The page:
Clemson listed him at 6-3, 225 and I think he's going to come close to that at the combine. And he might not have Corey Davis' speed or quick twitch, but he makes up for it. I really want to see how he performs at the combine; I expect it to confirm my belief that he's the top receiver in the draft. Davis will reportedly not run at the combine because of an ankle injury. 

It's possible a team like the Eagles could fall in love with Davis' deep threat ability. That's clearly what they value right now. But ultimately, I think Williams is the top guy. 

I don't think Ryan Mathews will be back next season. He's 29, coming off a serious neck injury and is way too expensive. The Eagles can save $4 million by cutting him. I expect that to happen and for the Eagles to try to find some younger, healthier talent. 

Jeremy Maclin, DeSean Jackson, LeSean McCoy! Let's get the band back together! 

I understand why the Maclin questions are rolling in. An ESPN column recently suggested that the Chiefs could cut the former Eagle. Maclin is familiar with the Eagles' offense and Doug Pederson, which means the move would make some sense. 

But from a football standpoint, Jackson would give the Eagles what they need more than Maclin. Over the last couple years, Maclin has really been utilized in the slot, which happens to be where the Eagles' only decent receiver plays. Sure, Pederson will move around his receivers, but there are probably better fits out there for the Eagles than Maclin. If he does become a free agent, though, it's at least worth inquiring. 

Former Eagles linebacker DeMeco Ryans joins 49ers coaching staff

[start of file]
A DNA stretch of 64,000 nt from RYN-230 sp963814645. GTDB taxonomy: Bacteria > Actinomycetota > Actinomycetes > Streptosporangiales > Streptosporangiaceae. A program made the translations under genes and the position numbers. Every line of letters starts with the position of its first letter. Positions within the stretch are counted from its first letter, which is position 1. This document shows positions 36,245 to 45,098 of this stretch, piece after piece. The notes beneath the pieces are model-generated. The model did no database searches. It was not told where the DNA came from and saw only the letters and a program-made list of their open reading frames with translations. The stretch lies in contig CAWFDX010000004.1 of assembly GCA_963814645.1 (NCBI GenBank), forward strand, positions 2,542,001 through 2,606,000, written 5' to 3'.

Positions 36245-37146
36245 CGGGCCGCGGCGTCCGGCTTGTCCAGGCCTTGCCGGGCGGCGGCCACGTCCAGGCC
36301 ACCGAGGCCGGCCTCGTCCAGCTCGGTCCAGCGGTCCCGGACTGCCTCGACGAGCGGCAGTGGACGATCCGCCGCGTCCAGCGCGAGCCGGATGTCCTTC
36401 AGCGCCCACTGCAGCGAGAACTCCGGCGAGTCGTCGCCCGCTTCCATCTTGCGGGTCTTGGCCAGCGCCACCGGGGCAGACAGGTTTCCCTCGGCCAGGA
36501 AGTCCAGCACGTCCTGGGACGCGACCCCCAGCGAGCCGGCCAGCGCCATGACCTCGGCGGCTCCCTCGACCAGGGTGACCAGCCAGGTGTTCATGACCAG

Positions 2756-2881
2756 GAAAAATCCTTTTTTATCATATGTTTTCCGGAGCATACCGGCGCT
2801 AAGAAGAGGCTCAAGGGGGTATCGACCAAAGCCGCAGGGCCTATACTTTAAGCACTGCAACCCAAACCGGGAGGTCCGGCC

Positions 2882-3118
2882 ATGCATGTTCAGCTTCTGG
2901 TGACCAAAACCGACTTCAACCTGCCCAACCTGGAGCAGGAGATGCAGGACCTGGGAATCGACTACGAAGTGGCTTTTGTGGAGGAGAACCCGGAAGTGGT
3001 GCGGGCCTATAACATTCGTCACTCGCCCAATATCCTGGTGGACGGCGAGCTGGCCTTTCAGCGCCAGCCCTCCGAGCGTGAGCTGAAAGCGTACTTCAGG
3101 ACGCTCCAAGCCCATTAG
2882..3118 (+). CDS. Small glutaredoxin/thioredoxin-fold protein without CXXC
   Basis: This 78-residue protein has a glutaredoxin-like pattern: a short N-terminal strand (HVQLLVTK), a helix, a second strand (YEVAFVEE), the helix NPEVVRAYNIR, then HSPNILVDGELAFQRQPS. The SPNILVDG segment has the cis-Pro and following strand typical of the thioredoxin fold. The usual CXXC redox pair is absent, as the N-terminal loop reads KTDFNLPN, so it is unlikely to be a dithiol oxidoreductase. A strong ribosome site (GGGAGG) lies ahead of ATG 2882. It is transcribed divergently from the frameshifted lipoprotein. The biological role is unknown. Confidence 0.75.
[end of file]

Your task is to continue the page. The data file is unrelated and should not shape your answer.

Former Eagles linebacker DeMeco Ryans joins 49ers coaching staff

About a year ago, while in Indianapolis for the combine, the Eagles cut veteran linebacker DeMeco Ryans. 

Ryans has finally found his next job ... as a coach. 

The 32-year-old former linebacker has been named a defensive quality control coach on Kyle Shanahan's staff in San Francisco. Shanahan was on the Texans' staff for the first four years of Ryans' pro career. Niners defensive coordinator Robert Saleh was also on that Houston staff. 

After the Eagles cut him last Feb. 24, Ryans was out of the league in 2016 after 10 NFL seasons. He played the first six years of his career in Houston, where he was a two-time Pro Bowler, before joining the Eagles through a trade in 2012. 

While the Eagles cut Ryans after the 2015 season to save $3.5 million in cap space, they made a point to go out of their way to praise him on his way out. He was very well-thought of in the locker room and throughout the building. 

While Ryans played one season under Andy Reid, he quickly became a favorite of Chip Kelly, who frequently called Ryans the "Mufasa" of the Eagles' defense. 

Kelly didn't forget about Ryans when he went to San Francisco to coach the 49ers for the 2016 season. In fact, in Kelly's questionnaire in the NFL's 2016 information guide, Kelly listed Ryans as a player who'd make a great head coach.